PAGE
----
This page contains a variety of links on learning go. Suitable for anyone wanting to learn and improve or as a resource for teaching others the game. Once you're ready to take it to the next level, you can find a teacher among the AGA-certified go professionals and other go professionals in the United States and abroad.
This page is a recent collection of a variety of pages throughout this site. We'll be organizing these links shortly. Until then, you may browse the links on learning go appropriate for many different levels.
On This Page
A few easy ways to learn go from the very beginning.
The Way to Go: In addition to starting at the beginning, this little booklet has taught basic strategy to 1000's of players for more than thirty years.
Introductory Comic Book Download and print out Andreas Fecke's cartoon introducing Mr. and Mrs. Chesspiece to the game.
Also, see out handouts section for some short, printable introductions to the game.
In addition to the following links, there are many English-language books available for learning almost anything you want about go.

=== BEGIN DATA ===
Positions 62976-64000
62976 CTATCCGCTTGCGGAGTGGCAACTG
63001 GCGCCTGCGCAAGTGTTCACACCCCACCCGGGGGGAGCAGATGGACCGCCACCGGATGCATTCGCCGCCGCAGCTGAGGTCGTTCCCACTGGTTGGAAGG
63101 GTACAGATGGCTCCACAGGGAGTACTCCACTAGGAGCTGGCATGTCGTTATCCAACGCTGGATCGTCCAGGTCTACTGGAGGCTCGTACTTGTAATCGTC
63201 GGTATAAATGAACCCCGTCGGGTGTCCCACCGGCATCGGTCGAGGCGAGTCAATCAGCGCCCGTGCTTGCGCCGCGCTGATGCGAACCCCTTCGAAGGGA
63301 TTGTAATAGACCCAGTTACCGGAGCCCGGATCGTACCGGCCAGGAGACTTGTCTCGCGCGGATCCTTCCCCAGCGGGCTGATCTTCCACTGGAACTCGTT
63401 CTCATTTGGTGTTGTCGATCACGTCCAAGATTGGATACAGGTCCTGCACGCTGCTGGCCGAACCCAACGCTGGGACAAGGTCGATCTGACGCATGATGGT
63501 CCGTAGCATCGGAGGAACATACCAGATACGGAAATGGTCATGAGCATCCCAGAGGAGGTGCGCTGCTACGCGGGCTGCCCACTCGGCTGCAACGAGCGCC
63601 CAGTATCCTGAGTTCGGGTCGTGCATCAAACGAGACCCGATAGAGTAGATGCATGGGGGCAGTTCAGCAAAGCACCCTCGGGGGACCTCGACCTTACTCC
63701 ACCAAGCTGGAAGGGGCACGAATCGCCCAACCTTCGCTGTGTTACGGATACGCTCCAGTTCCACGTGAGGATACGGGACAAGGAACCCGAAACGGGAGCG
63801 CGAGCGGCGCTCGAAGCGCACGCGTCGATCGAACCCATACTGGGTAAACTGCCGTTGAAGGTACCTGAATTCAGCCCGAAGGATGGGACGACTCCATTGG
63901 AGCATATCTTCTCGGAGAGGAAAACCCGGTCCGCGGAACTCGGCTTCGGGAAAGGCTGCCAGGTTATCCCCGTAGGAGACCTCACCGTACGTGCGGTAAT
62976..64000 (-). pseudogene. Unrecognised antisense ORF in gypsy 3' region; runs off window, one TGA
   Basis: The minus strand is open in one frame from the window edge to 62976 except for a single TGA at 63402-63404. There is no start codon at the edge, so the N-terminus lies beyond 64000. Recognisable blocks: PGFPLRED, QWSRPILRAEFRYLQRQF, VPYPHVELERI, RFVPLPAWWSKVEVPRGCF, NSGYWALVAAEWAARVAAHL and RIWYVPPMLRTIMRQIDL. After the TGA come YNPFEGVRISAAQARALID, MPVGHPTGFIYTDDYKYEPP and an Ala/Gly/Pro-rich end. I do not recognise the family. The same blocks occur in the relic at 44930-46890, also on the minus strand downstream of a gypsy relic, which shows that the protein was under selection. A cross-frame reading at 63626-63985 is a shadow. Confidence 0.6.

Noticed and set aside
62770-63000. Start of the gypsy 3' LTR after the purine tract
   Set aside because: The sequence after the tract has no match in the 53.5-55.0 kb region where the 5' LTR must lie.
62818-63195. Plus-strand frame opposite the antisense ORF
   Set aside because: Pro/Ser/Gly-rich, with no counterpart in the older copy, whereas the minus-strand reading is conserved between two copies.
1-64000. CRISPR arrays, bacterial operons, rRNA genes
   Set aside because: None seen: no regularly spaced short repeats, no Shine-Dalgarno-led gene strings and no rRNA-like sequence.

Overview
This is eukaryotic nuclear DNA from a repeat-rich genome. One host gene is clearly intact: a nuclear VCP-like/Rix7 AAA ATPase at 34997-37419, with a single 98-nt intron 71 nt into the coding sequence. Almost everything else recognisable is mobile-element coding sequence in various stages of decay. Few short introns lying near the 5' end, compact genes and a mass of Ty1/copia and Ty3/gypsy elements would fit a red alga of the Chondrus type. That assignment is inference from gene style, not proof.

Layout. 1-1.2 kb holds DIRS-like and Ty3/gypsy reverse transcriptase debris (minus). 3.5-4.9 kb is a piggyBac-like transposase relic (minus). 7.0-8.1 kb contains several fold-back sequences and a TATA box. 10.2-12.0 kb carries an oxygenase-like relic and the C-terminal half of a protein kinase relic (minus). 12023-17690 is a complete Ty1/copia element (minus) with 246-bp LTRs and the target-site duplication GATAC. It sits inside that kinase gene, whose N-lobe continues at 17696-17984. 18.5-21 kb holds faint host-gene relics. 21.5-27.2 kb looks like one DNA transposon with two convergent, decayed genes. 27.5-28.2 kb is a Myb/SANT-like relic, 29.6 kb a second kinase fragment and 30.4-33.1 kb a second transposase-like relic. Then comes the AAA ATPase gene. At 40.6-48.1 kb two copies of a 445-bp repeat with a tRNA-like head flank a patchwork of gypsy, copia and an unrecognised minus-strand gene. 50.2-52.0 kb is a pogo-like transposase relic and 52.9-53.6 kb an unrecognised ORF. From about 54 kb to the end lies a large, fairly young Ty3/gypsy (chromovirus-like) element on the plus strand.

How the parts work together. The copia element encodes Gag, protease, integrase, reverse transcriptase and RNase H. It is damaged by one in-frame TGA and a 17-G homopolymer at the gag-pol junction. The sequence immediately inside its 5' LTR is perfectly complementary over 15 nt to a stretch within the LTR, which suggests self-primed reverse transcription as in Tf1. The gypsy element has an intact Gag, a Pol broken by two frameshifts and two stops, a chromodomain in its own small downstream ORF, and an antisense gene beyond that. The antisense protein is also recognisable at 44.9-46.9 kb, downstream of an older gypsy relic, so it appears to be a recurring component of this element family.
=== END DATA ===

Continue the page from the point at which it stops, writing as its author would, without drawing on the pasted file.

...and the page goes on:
River Mountain Go Volume One and Volume Two Oliver Richman developed this material while teaching Go to children in the classroom, now available for download, nearly 200 pages of clear basic instruction organized in book form with clear easy-to-read diagrams.
Concepts In Go Twelve page discussion of basic concepts by Ian Davis.
200 Go Puzzles for Beginners Paul Smith created this set of 200 problems for the British Go Association. Intended for absolute beginners, they present basic knowledge in three levels of 11 sheets that address specific themes for organized study. Smith takes nothing for granted -- we're so sure you can solve them, we didn't even include the answers! (Write to firstname.lastname@example.org if you're not sure about something.) The American Go Foundation is grateful to Paul and the BGA for allowing us to make them available online for the first time.
Shape Up! Teach Yourself Go author Charles Matthews offers his thoughts on the hard-to-grasp concept of good shape.